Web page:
Good news for liberal-arts majors: “Behind Apple’s Siri, Amazon’s Alexa and Microsoft’s Cortana are not just software engineers. Increasingly, there are poets, comedians, fiction writers, and other artistic types charged with engineering the personalities for a fast-growing crop of artificial intelligence tools.” (“The Next Hot Job in Silicon Valley Is for Poets,” Washington Post.)
“From the very first moment I heard of the .io TLD a few years ago, I thought it was absolutely fantastic. The geek in me just really responded to the idea of a domain name that ended in IO - the input/output connotation seemed like a perfect fit for web services.” In praise of the .io domain extension. (Russell Beattie)
Bill Simmons, who was ousted by his ESPN overlords from the sports-and-pop-culture site Grantland (which ESPN later shut down, to the general wailing and weeping of the site’s many fans), is starting a new site that promises to be similar to Grantland. He’s calling it The Ringer. Here’s his account of how he arrived at the name, apparently without any professional help, poor fellow. (Hat tip: Lance Knobel)
And for those of you who, like me, care about journalism and its future, here’s “Confessions of a Sponsored Content Writer,” by Jacob Silverman for The Baffler. I hope he was well paid for it, because it’s dynamite, but given the doleful state of affairs he reveals, it’s unlikely. Here’s a tiny excerpt:
But as journalists imitate advertisers and advertisers imitate (and hire) journalists, they are converging on a shared style and sensibility. Newsfeeds and timelines become constant streams of media—a mutating mass of useless lists, videos, GIFs, viral schlock, service journalism, catchy charts, and other modular material that travels easily on social networks—all of it shorn of context. Who paid for this article, why am I seeing it, am I supposed to be entertained or convinced to buy something? The answers to these questions are all cordoned off behind the algorithmic curtain.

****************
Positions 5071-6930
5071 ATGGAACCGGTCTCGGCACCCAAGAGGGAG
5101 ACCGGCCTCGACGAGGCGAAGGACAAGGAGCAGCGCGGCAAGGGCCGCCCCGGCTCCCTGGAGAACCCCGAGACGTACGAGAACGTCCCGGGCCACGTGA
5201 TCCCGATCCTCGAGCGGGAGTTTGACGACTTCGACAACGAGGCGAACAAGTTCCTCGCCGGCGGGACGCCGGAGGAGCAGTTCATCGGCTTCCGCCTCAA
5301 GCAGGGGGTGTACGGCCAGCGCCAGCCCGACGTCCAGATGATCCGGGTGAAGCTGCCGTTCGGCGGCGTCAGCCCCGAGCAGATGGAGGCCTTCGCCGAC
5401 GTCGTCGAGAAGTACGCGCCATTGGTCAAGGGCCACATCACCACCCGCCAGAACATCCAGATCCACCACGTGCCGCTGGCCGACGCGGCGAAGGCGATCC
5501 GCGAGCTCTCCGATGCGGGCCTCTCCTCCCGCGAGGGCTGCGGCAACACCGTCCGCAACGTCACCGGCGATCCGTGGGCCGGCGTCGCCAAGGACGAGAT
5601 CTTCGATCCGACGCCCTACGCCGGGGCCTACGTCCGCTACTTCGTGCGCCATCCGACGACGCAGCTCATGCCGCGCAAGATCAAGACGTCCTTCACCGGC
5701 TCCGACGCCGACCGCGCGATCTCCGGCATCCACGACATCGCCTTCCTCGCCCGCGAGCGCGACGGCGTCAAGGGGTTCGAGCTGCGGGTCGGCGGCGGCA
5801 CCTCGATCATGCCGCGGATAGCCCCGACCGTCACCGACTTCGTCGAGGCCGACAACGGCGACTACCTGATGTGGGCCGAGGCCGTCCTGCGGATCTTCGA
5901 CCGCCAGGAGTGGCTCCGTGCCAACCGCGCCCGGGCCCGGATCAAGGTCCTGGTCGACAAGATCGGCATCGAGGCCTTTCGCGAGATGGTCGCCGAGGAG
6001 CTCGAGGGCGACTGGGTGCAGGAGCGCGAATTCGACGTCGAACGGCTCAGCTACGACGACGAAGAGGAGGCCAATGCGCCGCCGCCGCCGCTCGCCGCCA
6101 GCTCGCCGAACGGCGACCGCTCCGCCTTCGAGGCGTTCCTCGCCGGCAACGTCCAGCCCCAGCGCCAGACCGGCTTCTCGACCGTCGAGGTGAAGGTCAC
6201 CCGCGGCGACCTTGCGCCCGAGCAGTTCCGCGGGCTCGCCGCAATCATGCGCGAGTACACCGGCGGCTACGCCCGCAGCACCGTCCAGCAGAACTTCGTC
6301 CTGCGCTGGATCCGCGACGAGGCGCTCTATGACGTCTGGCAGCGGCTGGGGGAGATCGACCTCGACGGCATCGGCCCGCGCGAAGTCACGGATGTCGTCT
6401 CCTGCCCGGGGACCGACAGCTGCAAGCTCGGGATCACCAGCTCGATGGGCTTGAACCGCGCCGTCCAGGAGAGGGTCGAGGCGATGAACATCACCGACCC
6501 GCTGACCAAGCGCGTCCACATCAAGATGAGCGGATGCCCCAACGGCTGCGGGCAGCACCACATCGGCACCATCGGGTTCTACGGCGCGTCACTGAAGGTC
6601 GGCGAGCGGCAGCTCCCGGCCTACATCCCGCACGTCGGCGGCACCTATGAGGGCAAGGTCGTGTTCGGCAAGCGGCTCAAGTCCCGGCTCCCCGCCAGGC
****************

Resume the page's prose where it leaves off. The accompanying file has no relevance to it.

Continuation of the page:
Well-being: The state of being healthy, happy, or prosperous (said of people); or of being able to flourish (said of things). First seen in English in the mid-16th century; modeled after Italian benessere.
Well-being is a catchword and linchpin of the billionaire Koch brothers’ campaign to change the way their powerful conservative network – which comprises the energy-and-chemical conglomerate Koch Industries as well as numerous foundations, political think tanks, and tea party groups – is perceived. Jane Mayer, author of a new book about the Kochs, Dark Money, writes in the January 18, 2016, issue of the New Yorker that the Kochs “appear to be undergoing the best image overhaul that money can buy” to help the public forget that they were known until recently as – in the words of the president of the PR firm Reputation Doctor – “the heads of the Toxic Empire.” (Mayer’s New Yorker article is cleverly titled “New Koch.”)
Corinthian Colleges. The bankruptcy filing of Corinthian Colleges, in April, marked the largest shutdown of a for-profit college in U.S. history, and it called into question the practices of for-profit higher education generally. Sixteen thousand students were “displaced,” as official reports put it. (One hundred of the students petitioned the federal government to forgive their student debt.) Corinthian — an adjective meaning “of Corinth,” a city of fabled wealth in ancient Greece – has had many figurative meanings in English since the 16th century, including “elegantly or elaborately ornate” and, as a noun, “a luxury-loving person.” Corinthian columns are heavily decorated with acanthus leaves; in Christianity, Corinthians is the name of two chapters of the New Testament. (And currants derive their name from “raisins of Corinth.”) Corinthian leather was coined in 1974 by a copywriter at the advertising agency responsible for marketing Chrysler luxury vehicles; most of the leather came from a factory in much more prosaic Newark, New Jersey.